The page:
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Should You Cap A Tooth Or Remove It?

A cap is highly recommended and almost universally implemented for people in their teens, 20s and 30s who suffer a cracked tooth or some kind of damage that weakens the tooth. But what should patients in their 40s and beyond do? Teeth, at that point, are often weakened from age and abuse, and often times, capping an older and oft-repaired tooth is akin to pouring a lot of money into an old car: It is just delaying the inevitable and throwing good money after bad. But still, the possibility of permanently losing a tooth is a jarring one for most people. So what to do? Here’s a list of things you should consider if you are faced with the decision of having adult teeth capped or pulled:

—What is your dental history?

If you’re in your 40s or beyond and having trouble with oral health for the first time, getting your adult teeth capped will probably be a more likely option than having adult teeth pulled. The tooth should be strong for its age and able to provide you many more years of sturdiness. But if it’s a tooth that has been operated on multiple times, and if you have a mouth full of repaired teeth, it might be for the best to get those troublesome adult teeth pulled and minimize future wear and tear (not to mention future dental bills).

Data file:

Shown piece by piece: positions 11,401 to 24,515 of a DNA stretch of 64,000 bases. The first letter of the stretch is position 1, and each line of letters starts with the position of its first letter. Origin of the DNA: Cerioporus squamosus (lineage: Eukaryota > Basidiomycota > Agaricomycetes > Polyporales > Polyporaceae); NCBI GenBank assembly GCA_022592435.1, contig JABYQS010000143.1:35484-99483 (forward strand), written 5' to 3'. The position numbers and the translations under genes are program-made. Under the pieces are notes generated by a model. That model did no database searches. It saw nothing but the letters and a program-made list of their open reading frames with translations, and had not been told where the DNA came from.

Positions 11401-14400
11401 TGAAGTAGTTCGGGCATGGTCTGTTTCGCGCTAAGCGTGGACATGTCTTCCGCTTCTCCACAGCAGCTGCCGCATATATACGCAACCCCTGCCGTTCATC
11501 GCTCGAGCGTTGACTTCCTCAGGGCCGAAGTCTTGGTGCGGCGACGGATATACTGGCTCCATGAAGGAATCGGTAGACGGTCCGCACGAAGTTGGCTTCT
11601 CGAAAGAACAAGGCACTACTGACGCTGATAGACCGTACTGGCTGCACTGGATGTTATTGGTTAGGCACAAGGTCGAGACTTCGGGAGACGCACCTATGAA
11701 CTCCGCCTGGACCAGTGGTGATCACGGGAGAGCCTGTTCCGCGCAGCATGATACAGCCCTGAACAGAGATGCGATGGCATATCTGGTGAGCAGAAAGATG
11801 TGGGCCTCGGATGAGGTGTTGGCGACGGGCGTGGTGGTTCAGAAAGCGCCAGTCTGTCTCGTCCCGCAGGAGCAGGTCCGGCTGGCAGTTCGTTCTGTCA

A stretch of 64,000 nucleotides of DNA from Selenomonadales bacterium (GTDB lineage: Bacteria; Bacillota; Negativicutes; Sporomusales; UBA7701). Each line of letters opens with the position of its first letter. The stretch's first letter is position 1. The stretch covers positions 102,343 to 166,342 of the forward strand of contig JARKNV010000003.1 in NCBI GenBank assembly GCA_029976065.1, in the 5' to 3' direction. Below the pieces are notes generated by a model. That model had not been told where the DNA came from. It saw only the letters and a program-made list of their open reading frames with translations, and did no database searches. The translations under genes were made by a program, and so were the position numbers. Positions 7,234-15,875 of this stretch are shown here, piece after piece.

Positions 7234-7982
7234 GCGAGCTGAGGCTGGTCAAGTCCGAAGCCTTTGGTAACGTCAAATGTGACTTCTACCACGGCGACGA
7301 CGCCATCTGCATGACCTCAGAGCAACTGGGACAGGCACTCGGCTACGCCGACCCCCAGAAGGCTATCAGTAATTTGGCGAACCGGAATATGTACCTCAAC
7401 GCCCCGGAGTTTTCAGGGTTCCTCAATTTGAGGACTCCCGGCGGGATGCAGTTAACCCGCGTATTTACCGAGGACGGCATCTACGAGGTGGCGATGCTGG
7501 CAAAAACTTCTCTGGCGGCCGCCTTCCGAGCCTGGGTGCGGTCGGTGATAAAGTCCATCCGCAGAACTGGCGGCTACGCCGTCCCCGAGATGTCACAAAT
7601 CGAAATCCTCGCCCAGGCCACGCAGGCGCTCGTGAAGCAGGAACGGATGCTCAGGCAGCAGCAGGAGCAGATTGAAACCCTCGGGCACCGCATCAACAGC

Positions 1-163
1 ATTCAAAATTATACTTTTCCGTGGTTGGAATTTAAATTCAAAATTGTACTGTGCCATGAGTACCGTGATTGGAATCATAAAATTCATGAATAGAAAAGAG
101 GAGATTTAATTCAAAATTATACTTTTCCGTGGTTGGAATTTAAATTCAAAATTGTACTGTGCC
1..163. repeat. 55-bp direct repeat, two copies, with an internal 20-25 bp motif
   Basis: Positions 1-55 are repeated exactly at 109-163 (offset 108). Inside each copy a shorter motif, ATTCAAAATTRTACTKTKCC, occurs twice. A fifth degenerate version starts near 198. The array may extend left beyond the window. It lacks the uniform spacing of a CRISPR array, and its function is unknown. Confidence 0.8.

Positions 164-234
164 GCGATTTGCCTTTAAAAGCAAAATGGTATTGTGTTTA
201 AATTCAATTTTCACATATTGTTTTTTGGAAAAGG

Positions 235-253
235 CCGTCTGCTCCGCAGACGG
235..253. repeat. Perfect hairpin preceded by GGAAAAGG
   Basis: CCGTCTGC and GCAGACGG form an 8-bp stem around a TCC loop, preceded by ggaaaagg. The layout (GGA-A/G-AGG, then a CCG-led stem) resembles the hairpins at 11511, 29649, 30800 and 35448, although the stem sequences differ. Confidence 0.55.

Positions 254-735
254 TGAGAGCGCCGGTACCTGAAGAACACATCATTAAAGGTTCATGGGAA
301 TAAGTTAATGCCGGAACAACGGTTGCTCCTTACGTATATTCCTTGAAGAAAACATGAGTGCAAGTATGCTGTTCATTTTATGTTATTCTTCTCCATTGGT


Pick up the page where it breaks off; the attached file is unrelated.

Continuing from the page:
—What are the advantages of getting adult teeth capped?

There’s certainly a cosmetic advantage—seen and unseen—to getting adult teeth capped. Most people are self-conscious about their mouth and their smile and don’t want a gaping hole visible to everyone every time they open their mouths. Even gaps that are in the back of the mouth, out of sight to everyone but a dentist, leave people self-conscious. After all, we’re not used to feeling a gap in our mouths! In addition, the ability to retain the original tooth structure is important and essential whenever possible.

—What are the advantages of pulling the tooth?

Sometimes, a tooth isn’t worth saving, and the patient will be better served cutting his losses, so to speak, because trying to save the tooth will further weaken those around it. However, if one tooth is damaged and the rest are healthy, the patient can look into having the bad tooth removed and replaced with a fake one—i.e. a dental implant. Those who are in good oral health are perfect candidates for replacement teeth, which look and feel just like the real thing and can be implemented with relative ease.

You can help your teeth stay healthy and thus delay having to decide to get adult teeth capped or have them pulled - by engaging in good dental habits early on. Regular brushing and flossing will go a long way towards keeping your mouth happy and your teeth healthy, as will visiting a dentist at least twice a year for cleanings and checkups. The better you take care of your teeth in your younger years, the better the odds are you won’t have to worry about capping vs. pulling until you’re in your golden years!

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